In contrast, another approach that anthropologists use when trying to gain an understanding of a culture is what we call an etic perspective. This term refers to a way of observing a culture without the preconceptions, attitudes, or cultural knowledge of its members. In other words, an etic perspective is supposed to be free of any cultural biases, even cultural insiders’ perspectives about their own reasons for doing what they do.

Anthropologist Delmos Jones researched both perspectives throughout his career and he outlined his findings in his publication, “Towards A Native Anthropology.” In this influential work, Jones makes the case that anthropologists must increasingly focus on studying their own communities. Jones rightly argued that anthropology’s exclusive focus on being the “outsider looking in” was steeped in ideas of cultural supremacy (the exact racist and colonial worldviews that anthropology now strives to overcome). By working as both outsider and insider throughout his career, Jones exemplified a new, modern style of anthropological research that is now widely embraced by our field.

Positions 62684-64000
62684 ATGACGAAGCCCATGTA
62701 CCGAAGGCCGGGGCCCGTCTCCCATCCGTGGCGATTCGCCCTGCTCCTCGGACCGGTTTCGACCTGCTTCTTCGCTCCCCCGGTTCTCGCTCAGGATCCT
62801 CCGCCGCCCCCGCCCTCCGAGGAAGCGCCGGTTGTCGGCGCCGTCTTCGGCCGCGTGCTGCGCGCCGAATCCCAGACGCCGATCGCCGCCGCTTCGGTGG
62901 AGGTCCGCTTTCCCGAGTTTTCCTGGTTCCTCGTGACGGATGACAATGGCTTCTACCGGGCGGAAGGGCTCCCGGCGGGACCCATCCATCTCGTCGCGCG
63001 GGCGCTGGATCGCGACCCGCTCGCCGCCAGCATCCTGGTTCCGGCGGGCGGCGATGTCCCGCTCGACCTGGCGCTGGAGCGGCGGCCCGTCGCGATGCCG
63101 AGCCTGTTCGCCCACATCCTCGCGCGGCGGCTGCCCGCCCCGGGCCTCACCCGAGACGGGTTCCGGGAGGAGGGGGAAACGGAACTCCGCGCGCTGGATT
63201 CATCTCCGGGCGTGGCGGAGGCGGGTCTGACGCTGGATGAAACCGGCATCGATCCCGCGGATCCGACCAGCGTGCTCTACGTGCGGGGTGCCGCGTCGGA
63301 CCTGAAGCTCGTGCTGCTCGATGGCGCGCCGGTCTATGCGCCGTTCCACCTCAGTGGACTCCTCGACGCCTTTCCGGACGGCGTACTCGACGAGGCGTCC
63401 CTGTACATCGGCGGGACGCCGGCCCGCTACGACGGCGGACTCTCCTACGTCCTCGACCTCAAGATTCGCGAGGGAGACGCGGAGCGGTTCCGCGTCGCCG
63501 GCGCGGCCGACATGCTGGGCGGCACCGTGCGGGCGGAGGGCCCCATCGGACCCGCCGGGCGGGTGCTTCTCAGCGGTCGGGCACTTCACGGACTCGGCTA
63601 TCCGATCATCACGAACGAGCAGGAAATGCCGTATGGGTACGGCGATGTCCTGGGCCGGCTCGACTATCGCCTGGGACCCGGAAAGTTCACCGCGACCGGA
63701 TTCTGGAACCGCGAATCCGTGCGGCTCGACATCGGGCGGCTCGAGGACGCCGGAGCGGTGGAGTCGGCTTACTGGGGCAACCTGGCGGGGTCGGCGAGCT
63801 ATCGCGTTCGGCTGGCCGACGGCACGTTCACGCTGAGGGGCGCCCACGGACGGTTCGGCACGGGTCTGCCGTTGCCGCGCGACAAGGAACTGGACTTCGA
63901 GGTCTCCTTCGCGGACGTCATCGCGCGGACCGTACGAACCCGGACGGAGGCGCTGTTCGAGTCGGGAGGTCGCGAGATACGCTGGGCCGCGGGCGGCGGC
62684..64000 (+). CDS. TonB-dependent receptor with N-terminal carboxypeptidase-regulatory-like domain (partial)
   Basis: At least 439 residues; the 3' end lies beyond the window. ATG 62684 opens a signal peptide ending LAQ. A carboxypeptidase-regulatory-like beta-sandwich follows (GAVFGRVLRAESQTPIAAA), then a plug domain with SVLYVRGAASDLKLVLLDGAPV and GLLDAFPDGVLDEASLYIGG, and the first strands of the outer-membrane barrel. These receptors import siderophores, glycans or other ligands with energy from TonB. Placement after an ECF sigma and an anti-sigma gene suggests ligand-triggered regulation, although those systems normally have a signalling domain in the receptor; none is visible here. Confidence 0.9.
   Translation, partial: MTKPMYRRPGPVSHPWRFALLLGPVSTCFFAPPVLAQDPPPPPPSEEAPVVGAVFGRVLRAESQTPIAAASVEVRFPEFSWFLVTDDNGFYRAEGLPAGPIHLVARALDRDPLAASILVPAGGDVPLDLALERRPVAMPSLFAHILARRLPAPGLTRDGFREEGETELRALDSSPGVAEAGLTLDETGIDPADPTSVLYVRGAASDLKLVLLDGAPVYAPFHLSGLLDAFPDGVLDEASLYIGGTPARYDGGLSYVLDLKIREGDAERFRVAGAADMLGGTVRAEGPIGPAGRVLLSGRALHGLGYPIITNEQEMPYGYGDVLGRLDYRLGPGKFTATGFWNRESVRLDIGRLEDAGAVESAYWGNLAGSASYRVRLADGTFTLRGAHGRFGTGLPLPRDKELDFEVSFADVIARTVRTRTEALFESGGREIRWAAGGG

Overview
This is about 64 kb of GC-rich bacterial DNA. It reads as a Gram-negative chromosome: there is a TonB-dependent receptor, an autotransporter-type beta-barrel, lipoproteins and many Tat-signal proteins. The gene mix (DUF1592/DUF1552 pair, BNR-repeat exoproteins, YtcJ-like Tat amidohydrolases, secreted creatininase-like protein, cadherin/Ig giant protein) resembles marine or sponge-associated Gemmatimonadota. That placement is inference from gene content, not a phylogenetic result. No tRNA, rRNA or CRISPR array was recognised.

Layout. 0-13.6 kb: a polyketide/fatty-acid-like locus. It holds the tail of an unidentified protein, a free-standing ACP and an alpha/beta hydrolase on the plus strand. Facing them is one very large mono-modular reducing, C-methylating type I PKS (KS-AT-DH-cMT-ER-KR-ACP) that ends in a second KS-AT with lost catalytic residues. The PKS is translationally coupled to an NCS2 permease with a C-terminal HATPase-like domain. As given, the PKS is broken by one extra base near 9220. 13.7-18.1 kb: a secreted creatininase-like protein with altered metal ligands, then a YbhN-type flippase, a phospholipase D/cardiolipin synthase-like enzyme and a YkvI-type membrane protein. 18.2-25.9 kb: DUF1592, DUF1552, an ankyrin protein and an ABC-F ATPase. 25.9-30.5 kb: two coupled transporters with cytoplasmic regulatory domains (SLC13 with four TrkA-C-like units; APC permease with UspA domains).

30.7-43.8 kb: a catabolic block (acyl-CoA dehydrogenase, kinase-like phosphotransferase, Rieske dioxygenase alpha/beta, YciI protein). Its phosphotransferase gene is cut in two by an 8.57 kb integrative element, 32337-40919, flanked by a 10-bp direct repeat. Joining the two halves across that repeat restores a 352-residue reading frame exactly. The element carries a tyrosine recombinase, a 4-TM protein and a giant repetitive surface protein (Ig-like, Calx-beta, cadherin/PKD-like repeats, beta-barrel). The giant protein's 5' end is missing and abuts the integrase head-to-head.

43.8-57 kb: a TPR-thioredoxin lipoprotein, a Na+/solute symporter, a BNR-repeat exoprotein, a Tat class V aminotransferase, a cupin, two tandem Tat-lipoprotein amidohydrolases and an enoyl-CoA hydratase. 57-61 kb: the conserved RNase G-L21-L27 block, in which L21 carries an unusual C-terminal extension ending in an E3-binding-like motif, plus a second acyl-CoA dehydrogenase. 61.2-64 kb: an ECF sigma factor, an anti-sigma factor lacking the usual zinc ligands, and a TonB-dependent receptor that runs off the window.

Jones conducted research in three separate areas: among the Papago Indians of Southern Arizona, among the Lahu of Northern Thailand, and within the Black community of Denver, Colorado. Each of these areas of research led Jones to profound conclusions that shaped the future of anthropology, and his work within Black communities in Denver offered a particularly powerful insight toward the power of “native anthropology”. Jones writes, “I am an intrinsic part of the social situation that I am attempting to study. As part of the situation, I must also be part of the attempt to forge a solution (Jones 255).”

Jones lived from 1936–1999. Jones grew up partially in the South and partially in Oakland, California. Each circumstance influenced how he viewed the world: the former offered him an intimate knowledge of the Jim Crow South and how people struggled in oppressive cultural systems; the latter introduced Jones to the diversity of cultural views and political engagement (Klugh 2018). Later in life, in San Francisco, Jones earned his degree in anthropology in an era when student and faculty activism was on the rise alongside the increased popularity of anti-racism and feminism.